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Re: ELPA license, LGPL + additional restrictions


thanks for your answer.

On Fri, Nov 02, 2012 at 04:49:08PM +0100, Francesco Poli wrote:
> On Fri, 2 Nov 2012 16:13:10 +0100 Michael Banck wrote:
> > The development version (not in testing/unstable for now) of cp2k, which
> > is under the GPLv2+ itself has just added support for the ELPA library:
> [...]
> > they say ELPA is licensed
> > under the LGPL with some additional clauses.
> [...]
> > It says this:
> >
> > --8<--
> [...]
> > The code is distributed under ALMOST all of the the terms of the GNU
> > Lesser General Public License version 3 (LGPL).
> [...]
> > While we are not allowed to alter the license texts as written in those 
> > files, IN ADDITION our own license prescribes two important
> > modifications / clarifications to the original lgpl.txt:
> > 
> > - In point 2., clause b) - stating that that you may redistribute
> >   under the terms of the plain GNU GPL - shall NOT apply. In other
> >   words, if you redistribute, you MUST keep the additional permissions
> >   of the LGPL v3 in place.
> > 
> > - If you redistribute, you must redistribute under the terms of the
> >   LGPL version specified here. Using later or earlier versions
> >   published by anyone except the ELPA copyright holders is
> >   not allowed. 
> > 
> [...]
> > --8<--
> > 
> > My main question would be whether the above can considered
> > GPLv2+-compatible, i.e. whether cp2k can use this.
> Dear Michael,
> first of all the GNU LGPL v3 is not compatible with the GNU GPL v2, but
> only with the GNU GPL v3.
> Hence, even a plainly LGPLv3-licensed work would be considered
> compatible with a GPLv2+-licensed work, just because of that plus sign
> (assuming that "v2+" means "v2 or later", as usual), but not with a
> GPLv2only-licensed work.

Right, that's why I explicitly mentioned that CP2K is under the GPLv2+.
> However, this case is much more complicated, since there are two
> additional clauses, with respect to the GNU LGPL v3.
> The first clause disables one clause of the GNU LGPL v3, dropping its
> one-way convertibility to the ordinary GPL.
> My own personal opinion is that such additional restriction (which I am
> not even sure can actually be added this way to the GNU LGPL v3) makes
> the result GPL-incompatible.
> The reason is that the GNU GPL insists that the whole work be available
> under the terms of the GNU GPL, but the above restriction makes this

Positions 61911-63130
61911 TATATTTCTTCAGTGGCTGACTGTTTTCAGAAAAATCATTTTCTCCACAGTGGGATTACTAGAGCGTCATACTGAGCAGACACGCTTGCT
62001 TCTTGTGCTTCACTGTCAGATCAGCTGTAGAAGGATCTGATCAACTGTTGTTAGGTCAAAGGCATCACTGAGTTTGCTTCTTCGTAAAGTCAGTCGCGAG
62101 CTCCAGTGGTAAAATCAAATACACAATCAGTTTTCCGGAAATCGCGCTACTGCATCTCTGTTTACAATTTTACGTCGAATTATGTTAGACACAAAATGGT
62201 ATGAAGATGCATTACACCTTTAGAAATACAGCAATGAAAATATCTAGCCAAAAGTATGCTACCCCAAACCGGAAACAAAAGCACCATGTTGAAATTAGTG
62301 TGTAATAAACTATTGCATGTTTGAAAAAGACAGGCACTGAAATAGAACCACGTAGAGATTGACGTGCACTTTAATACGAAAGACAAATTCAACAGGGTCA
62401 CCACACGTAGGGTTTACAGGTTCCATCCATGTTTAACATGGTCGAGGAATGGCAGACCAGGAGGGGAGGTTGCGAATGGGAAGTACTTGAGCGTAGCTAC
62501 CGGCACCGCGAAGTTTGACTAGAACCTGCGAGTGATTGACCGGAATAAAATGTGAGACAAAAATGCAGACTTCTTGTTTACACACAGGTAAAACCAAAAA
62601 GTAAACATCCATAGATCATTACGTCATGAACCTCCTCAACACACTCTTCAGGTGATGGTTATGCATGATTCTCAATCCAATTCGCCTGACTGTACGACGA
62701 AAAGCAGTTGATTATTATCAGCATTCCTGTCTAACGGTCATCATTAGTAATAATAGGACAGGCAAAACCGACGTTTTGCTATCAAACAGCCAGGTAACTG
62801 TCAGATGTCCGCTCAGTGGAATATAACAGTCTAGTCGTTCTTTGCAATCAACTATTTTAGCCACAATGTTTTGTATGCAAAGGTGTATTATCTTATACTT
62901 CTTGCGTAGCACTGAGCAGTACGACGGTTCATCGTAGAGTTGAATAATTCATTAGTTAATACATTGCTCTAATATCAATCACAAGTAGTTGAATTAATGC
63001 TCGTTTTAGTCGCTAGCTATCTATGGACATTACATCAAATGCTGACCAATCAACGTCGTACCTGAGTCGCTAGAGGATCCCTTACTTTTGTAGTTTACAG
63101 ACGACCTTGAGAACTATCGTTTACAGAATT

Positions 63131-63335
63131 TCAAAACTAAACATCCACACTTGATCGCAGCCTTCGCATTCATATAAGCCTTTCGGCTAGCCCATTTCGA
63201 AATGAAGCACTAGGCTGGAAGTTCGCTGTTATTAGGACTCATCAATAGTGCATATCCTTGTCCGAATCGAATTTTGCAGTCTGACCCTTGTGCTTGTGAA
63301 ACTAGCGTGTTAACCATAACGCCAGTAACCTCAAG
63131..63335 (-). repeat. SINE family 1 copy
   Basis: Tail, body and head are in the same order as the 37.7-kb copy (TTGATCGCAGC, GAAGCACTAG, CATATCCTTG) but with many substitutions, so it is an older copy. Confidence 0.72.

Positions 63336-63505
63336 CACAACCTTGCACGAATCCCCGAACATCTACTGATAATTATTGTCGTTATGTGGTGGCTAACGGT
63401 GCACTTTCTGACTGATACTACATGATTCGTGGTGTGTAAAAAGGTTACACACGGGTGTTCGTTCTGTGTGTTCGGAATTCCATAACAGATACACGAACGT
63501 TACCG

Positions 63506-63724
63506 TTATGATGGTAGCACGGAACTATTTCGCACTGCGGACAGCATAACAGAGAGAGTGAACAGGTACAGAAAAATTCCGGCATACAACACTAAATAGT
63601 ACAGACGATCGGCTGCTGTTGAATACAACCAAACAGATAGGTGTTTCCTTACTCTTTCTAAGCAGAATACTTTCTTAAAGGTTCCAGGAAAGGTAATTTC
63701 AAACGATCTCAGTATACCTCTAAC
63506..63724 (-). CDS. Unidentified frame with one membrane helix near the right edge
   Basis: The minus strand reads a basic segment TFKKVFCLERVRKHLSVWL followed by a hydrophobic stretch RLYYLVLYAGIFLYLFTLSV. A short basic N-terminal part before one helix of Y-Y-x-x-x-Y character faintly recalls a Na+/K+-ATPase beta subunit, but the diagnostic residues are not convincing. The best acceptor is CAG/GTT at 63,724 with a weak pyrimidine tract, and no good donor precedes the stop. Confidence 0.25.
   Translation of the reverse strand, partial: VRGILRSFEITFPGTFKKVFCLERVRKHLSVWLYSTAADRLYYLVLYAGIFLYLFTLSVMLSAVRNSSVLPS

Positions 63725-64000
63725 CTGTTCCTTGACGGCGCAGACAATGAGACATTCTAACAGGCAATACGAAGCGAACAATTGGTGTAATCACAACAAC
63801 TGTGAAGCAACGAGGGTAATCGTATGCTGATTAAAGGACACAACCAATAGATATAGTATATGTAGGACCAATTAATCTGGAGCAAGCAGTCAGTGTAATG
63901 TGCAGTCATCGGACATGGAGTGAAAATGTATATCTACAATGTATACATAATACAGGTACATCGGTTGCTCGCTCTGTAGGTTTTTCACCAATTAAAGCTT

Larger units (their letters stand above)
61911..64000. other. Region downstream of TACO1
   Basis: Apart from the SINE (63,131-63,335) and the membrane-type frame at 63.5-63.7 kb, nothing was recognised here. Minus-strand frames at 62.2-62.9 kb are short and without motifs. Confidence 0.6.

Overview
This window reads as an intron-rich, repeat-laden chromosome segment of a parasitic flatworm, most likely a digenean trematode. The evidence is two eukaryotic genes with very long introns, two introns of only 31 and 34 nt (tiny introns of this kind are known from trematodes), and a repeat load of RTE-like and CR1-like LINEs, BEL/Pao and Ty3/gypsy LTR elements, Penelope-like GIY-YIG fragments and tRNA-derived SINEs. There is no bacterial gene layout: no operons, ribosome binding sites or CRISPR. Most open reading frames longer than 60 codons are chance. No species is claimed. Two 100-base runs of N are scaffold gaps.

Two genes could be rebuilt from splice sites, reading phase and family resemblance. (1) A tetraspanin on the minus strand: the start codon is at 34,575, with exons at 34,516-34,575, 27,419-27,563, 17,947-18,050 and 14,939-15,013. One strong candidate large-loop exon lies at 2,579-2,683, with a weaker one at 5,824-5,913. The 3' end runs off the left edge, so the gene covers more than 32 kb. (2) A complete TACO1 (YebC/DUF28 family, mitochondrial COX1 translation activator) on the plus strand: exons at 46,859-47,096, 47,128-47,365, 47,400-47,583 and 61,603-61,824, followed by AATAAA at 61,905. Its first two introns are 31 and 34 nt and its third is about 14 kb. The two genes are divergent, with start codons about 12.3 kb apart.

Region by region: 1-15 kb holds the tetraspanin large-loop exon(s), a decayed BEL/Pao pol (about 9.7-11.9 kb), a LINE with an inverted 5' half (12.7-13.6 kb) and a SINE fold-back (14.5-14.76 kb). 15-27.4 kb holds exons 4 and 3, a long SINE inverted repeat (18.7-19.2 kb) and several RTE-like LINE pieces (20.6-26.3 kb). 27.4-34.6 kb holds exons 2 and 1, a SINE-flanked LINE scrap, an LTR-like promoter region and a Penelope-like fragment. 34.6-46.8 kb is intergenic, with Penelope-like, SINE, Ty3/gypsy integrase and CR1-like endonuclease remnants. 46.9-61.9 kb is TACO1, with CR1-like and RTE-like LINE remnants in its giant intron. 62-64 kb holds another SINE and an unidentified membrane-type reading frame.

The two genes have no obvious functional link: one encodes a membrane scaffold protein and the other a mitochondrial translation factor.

> impossible for the ELPA library.

Now that you mention it I guess that clause was explicitly included in
the LGPLv3 in order to maintain GPL-compatibility by design, right?

In that case, I will bring it up with the CP2K maintainers.  They do not
distribute binaries though, only a source repository and sometimes
release tarballs.  Is this already an issue as they are shipping the
ELPA source in their tree right now?
> The second clause seems actually unnecessary to me: as specified by
> Section 6 of the GNU LGPL v3, a library is not compelled to enable the
> "or later" mechanism:
> [...]
> | If the
> | Library as you received it specifies that a certain numbered version
> | of the GNU Lesser General Public License "or any later version"
> | applies to it, you have the option of following the terms and
> | conditions either of that published version or of any later version
> | published by the Free Software Foundation.
> [...]
> It says "*If* the Library [...] specifies [...]", so the Library may
> specify otherwise (for instance "v3 only").
> The LGPL text even allow the licensor to elect a "proxy" that will
> decide whether future versions shall apply...
> Hence, I personally think that there's no need to add this second
> clause to achieve this result.
> I am under the impression that it should suffice to specify "v3 only",
> which is already the case:


Let's hope the ELPA people reconsider.  It is pretty difficult for me to
second guess why exactly they revoke the GPL compat clause (which would
not be an "advantage" to anybody *less* Free Software happy than they
are, AFAICT), maybe they are just confused about it and/or discarded the
GPL due to their corporate (or rather publically funded organisation's)



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